Johnny Mad Dog
Johnny Mad Dog
We're selfish, decadent, and despicable. All of us. No good, piss poor examples of humanity, you and I.
How else to explain our nice lives, compared to those of the boys in Sello Duiker's Thirteen Cents, and Johnny Mad Dog? We live comfortable, pampered lives, buffered and insulated from reality. How can we look ourselves in the mirror when these unspeakable horrors are permitted in the 21st century? How can this happen? We allow it to happen, all of us, or it wouldn't happen at all. As Voltaire said, "Every man is guilty of all the good he didn't do."
The abuse - physical, sexual, and mental - meted out to the children in both titles, isn't front page news. We know it goes on. The real revelation, for me at least, is the extent to which we've become desensitised to it, taking it in our stride as something that happens elsewhere to someone else. "Paedophile" has become merely a tabloid headline, stripped of the stomach-churning reality so that we roll our eyes and think, "Oh well." Nobody cares, it seems.
Thirteen Cents contains graphic depictions of our 12-year-old "protagonist", Azure (pronounced Ah-zoo-ray), who - to survive - satisfies the lust and perversions of adults in Cape Town. It's not titillating. It's not shocking. It's gruelling. It's soul-destroying. And it's happening right now, for real, all over our lovely globe. I read much of Thirteen Cents on the Tube going to work, and several times had to bite my lip to stop myself from
crying. Trapped in a world of unbelievable violence, of gangsters, corrupt police, paedophiles and drugs, Azure's tale is relentlessly grim, eye-opening and essential reading.
(And here's the real "icing on the cake". I didn't read the author bio until I was nearly finished the book. To add to the depiction of Azure's despair, came the knowledge that Duiker, right, hanged himself in 2005. He was 30-years-old.)
Having finished Thirteen Cents, I finally forced myself to watch Johnny Mad Dog, a film that's been on my shelf for a while, which I'd been afraid to tackle on my own. My boo, who's Zimbabwean, had previously refused to watch it with me on the grounds he'd find it too upsetting - and he's as hard as nails. Ah, but I left it a while, and he forgot, and Johnny Mad Dog ain't the kind of film you can stop watching once it's started. Like Thirteen Cents, it's traumatising, but you can't look away - and nor should we.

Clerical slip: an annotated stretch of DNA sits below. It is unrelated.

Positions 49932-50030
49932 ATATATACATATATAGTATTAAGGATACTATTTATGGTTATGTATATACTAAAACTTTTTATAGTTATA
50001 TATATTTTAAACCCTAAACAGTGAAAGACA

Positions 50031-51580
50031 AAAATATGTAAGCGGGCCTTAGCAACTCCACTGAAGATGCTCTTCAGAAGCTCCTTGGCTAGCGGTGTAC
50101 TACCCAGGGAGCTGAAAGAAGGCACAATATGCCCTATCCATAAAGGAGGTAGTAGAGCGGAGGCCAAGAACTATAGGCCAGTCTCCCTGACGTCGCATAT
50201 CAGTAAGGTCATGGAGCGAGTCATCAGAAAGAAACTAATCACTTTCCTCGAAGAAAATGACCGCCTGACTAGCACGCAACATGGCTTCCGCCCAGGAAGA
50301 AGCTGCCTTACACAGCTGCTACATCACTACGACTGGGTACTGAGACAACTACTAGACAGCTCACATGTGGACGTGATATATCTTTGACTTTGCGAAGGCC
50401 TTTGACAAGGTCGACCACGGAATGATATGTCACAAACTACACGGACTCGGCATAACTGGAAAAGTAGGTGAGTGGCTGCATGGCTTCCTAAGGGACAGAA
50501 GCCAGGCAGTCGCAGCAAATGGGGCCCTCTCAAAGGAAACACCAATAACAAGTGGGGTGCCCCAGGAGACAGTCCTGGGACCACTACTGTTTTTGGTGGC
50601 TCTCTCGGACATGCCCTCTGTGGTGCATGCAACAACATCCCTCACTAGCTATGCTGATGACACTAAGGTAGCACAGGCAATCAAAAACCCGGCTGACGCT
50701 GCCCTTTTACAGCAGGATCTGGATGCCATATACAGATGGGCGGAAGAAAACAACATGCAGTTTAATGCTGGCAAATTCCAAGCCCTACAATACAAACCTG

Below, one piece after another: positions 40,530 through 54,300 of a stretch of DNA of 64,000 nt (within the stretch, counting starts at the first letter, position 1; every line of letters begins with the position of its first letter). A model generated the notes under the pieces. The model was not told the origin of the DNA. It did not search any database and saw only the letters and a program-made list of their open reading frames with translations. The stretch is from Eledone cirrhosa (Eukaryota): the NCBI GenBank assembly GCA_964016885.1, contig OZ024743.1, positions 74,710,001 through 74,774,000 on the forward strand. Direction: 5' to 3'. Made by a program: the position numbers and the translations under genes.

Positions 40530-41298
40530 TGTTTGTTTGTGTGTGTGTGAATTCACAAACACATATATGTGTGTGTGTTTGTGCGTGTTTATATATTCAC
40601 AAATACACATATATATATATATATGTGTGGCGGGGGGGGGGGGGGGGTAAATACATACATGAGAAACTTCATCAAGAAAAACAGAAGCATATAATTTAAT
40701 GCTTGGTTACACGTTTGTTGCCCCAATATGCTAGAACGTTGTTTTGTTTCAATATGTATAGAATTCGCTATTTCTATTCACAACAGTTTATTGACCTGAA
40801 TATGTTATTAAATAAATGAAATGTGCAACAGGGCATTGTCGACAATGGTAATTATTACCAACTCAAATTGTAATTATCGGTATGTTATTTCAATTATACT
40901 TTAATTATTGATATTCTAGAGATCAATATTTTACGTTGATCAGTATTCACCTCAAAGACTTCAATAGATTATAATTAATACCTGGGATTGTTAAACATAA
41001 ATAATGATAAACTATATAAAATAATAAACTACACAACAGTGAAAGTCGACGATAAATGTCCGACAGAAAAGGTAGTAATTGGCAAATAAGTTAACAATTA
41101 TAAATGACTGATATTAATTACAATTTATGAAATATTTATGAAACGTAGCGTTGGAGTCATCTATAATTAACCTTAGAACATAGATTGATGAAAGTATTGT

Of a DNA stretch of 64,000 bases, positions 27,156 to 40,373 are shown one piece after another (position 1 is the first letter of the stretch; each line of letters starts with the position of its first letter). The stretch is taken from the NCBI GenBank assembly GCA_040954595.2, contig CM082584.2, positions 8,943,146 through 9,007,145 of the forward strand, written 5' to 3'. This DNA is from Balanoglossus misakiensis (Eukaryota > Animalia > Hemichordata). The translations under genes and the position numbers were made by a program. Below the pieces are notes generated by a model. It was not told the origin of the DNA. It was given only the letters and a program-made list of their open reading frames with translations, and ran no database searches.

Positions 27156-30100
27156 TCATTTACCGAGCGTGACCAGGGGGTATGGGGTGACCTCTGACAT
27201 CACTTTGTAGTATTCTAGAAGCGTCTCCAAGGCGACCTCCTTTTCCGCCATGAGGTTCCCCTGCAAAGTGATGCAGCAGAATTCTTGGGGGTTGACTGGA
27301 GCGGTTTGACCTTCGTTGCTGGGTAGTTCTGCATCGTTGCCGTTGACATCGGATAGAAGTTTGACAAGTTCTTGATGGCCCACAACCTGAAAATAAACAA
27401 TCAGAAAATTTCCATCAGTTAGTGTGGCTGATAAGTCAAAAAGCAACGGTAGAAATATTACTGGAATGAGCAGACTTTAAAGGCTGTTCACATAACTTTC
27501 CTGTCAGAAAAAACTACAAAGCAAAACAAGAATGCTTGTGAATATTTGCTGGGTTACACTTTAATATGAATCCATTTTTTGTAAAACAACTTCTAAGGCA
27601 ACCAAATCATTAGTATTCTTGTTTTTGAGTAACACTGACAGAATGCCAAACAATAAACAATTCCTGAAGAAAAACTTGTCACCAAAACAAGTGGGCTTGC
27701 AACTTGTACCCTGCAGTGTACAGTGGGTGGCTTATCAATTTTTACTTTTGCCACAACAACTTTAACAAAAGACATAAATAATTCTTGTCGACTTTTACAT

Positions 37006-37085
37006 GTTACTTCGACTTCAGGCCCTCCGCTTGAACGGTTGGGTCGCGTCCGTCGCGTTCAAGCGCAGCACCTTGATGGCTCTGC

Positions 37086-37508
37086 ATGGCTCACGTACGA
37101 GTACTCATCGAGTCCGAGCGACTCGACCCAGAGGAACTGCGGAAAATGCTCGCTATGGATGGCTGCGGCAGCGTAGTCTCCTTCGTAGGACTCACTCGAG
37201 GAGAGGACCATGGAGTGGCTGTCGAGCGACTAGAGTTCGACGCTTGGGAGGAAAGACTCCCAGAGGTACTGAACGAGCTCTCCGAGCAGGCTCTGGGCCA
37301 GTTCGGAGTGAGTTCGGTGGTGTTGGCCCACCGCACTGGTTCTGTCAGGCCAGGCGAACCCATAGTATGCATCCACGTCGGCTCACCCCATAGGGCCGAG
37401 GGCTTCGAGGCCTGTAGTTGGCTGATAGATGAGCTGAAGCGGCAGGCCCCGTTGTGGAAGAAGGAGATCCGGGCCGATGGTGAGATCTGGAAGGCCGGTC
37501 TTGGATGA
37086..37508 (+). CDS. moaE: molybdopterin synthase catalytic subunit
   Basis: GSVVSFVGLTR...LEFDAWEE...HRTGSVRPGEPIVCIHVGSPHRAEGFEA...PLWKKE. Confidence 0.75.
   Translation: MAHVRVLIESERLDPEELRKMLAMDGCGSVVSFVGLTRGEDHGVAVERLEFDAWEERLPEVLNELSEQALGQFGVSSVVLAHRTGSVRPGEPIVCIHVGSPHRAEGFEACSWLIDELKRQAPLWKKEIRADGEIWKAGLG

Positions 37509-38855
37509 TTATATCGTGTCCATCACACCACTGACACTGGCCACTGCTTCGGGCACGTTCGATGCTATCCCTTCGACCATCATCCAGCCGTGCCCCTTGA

This tale of child soldiers - played by real former child soldiers - follows a squad of boy killers as they make a final assault on government forces, raiding villages for fresh troops (the opening scene has us witness a boy, no older than 10, forced to choose between shooting dead his own father or being killed himself) and executing adults for target practice. Their adult general brainwashes them with bizarre rituals (he unleashes a machine gun volley on them to prove they're impervious to bullets. The rounds are blank) and hypes them up by rubbing cocaine into fresh cuts.
The Wire's fourth season looked at Baltimore's school system, and focused on four "disadvantaged" boys. That was tough, weep-like-a-baby material. Johnny Mad Dog makes it look like an episode of Saved By The Bell.
Christophe Minie is incredibly charismatic as the titular Johnny, the "small boy commander". But his lieutenant No Good Advice (Dagbeh Tweh), all of 10 or 11-years-old, is terrifying: feral and unhinged. Johnny is draped in rosary beads, whilst one of his youngest soldiers, Butterfly, wears butterfly wings. Another wears speedos and a red crash helmet, whilst one muscular older youth takes to a wedding dress. None of it is a flight of fancy, as the montage of documentary photos over the film's closing credits shows. This film is visually stunning: like their neighbours in Sierra Leone and Ivory Coast, the people of Liberia are exceptionally beautiful, and director Jean-Stéphane Sauvaire makes the most of this fact, and of their equally beautiful, scarred country, jumping from staccato bursts of violence to eerily calm scenes of rural and urban devastation.
There's one important difference in the message I took away from each work. There seems little hope in Thirteen Cents, no sense that things could get better. With so much evil in the world, how can anything be good? The knowledge of Duiker's suicide compounds this.
Johnny Mad Dog is an entirely different story. A 50-minute film, The Making of Johnny Mad Dog, takes us behind the scenes on the film, to screentests and acting lessons with the former child soldiers. The making of the film is shown to be a positive transformative experience for the boys, now despised by Liberians for their part in the war. It's joyful, a real ray of hope, where we see the boys for what they truly are: children.